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Jasmine passes out at Sandhurst

Jasmine Woodford
Jasmine Woodford

A young officer cadet has joined the ranks of the British Army’s next generation of leaders after passing out in a prestigious graduation ceremony at the Royal Military Academy Sandhurst.

With friends and family in the audience, officer cadet Jasmine Woodford, 25, from Bourne, took part in the Sovereign’s Parade and now promotes to Second Lieutenant.

The parade is a key milestone for every army officer and has been run at the end of each term for over 200 years.

Passing out from Sandhurst marks the completion of 44 weeks of intensive military and academic training, combined with adventurous training and sporting challenges. As soon as officer cadets graduate, they enjoy leadership responsibilities and will have guaranteed career progression through the ranks.

They will be in charge of a platoon of 30 soldiers, managing their skills, workloads and welfare, and could deploy on peacekeeping missions or deliver humanitarian aid within months of graduating.

Second Lieutenant Woodford, who will be joining the Adjutant General’s Corps, said: “Being part of an elite group of people that have graduated as British Army Officers from Sandhurst makes me extremely proud. It’s one of the biggest challenges I have ever undertaken, but also one of the most rewarding. I cannot wait to be putting the leadership skills I’ve learned at Sandhurst to good use as part of my new regiment.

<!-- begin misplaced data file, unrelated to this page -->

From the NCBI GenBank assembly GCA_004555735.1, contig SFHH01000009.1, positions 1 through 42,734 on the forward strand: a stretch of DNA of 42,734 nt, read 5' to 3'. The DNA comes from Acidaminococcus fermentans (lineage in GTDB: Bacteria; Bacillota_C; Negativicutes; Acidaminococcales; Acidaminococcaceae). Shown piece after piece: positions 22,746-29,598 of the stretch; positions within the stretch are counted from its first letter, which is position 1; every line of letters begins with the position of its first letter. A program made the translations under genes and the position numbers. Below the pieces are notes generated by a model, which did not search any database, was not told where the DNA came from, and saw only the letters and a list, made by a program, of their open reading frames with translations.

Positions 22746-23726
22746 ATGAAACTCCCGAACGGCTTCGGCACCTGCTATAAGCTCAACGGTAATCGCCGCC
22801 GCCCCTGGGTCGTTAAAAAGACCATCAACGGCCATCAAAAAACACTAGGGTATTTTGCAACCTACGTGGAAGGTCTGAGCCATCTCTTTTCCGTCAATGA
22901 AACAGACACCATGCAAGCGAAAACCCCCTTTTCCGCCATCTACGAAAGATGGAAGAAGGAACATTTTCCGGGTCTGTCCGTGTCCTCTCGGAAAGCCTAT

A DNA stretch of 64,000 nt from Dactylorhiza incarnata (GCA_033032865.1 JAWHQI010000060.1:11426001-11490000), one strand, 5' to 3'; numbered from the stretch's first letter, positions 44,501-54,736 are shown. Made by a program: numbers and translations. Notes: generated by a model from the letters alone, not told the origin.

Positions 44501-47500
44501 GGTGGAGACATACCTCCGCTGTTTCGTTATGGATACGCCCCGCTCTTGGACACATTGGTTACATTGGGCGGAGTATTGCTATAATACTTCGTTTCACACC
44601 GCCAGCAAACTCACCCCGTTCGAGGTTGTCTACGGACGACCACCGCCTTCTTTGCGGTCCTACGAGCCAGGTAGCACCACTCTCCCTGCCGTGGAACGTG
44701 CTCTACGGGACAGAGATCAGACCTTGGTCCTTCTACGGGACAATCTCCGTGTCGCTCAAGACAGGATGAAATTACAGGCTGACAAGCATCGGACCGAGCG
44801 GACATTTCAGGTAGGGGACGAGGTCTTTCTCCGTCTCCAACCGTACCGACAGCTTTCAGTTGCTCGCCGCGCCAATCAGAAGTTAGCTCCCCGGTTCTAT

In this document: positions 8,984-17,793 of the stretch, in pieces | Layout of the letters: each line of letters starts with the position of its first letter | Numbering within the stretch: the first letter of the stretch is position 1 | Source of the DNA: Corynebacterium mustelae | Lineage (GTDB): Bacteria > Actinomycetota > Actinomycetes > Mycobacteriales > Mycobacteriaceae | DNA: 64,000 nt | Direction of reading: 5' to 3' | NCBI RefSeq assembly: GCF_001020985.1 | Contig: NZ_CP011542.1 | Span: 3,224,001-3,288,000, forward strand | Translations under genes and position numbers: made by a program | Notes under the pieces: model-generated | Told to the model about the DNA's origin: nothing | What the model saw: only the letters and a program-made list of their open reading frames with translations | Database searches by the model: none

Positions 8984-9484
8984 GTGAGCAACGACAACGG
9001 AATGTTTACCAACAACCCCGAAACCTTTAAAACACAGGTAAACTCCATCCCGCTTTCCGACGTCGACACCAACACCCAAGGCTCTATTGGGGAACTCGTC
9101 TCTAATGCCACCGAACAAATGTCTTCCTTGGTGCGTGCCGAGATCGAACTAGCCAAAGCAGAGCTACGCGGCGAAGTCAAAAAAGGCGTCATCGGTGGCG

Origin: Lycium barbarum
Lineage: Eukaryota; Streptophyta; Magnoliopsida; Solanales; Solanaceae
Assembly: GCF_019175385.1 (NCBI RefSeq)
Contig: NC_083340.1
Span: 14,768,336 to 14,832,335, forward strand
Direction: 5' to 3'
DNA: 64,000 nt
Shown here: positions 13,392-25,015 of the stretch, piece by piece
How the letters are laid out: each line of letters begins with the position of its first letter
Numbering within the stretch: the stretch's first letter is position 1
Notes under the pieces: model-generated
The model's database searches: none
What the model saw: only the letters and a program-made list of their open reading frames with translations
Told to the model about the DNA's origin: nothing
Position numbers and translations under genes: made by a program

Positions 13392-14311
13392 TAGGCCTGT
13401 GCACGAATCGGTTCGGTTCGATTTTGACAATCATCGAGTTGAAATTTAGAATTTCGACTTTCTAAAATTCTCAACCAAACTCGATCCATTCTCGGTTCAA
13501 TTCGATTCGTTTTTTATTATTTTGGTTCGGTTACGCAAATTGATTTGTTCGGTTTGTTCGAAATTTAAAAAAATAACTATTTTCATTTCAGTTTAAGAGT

“I would recommend an officer career to anyone looking for an exciting job away from the mundane nine to five, wanting to develop unique and lasting bonds of friendship and hoping to belong to a cause that makes a positive difference in the world, especially if you want to move immediately into a leadership or management position.”

Major General Paul Nanson, Commandant of Royal Military Academy Sandhurst, said: “Congratulations to all our officer cadets on their commissions. The cadets have come from a wide variety of backgrounds – many have come straight from university, some from sixth form and some from within the Army’s soldier ranks – but they will now all embark on their Army careers with the same outstanding training.

“Being an officer in the Army means supporting each of your soldiers and colleagues, sharing values and goals, and working together to achieve something that really matters.

“I look forward to seeing each of our new officers realise their full potential as they embark on their careers with the Army.”


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